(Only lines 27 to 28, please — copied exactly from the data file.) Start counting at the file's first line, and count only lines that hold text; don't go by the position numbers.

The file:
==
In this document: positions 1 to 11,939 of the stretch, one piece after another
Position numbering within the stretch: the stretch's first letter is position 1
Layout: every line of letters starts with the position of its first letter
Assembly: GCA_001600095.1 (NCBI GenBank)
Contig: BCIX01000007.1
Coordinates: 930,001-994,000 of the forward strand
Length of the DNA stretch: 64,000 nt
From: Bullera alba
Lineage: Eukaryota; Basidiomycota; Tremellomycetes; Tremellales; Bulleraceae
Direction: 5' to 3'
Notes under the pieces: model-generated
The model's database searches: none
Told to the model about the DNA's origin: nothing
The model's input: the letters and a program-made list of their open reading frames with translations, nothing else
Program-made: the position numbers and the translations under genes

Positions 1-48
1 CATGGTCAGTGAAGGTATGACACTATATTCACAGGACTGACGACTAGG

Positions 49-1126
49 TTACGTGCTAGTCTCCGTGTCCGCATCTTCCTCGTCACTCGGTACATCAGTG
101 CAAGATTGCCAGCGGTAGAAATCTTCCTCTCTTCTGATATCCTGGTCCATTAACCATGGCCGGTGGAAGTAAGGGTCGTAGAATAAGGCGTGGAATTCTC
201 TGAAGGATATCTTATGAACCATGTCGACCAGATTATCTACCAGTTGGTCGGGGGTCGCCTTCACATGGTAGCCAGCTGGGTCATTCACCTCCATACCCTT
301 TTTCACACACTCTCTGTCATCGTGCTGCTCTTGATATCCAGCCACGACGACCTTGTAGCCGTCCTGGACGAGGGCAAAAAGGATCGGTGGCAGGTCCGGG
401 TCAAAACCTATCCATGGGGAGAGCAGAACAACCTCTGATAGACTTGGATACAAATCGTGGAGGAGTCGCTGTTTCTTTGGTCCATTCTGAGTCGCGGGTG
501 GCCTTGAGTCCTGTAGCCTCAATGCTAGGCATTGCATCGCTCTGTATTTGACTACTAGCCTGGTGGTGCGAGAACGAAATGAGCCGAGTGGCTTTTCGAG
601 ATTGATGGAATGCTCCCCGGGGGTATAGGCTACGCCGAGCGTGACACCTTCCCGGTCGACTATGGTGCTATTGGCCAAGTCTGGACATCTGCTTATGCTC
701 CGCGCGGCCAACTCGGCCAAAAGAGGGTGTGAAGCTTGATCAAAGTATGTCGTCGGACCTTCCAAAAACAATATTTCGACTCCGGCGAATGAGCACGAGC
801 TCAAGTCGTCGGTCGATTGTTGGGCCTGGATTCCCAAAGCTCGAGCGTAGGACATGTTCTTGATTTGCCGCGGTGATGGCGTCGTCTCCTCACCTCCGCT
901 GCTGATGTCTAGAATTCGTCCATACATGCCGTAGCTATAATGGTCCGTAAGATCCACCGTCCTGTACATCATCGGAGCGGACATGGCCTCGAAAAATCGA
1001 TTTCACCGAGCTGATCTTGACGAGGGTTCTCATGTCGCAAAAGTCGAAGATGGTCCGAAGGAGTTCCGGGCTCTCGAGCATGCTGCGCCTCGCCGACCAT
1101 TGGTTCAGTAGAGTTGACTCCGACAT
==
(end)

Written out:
801 TCAAGTCGTCGGTCGATTGTTGGGCCTGGATTCCCAAAGCTCGAGCGTAGGACATGTTCTTGATTTGCCGCGGTGATGGCGTCGTCTCCTCACCTCCGCT
901 GCTGATGTCTAGAATTCGTCCATACATGCCGTAGCTATAATGGTCCGTAAGATCCACCGTCCTGTACATCATCGGAGCGGACATGGCCTCGAAAAATCGA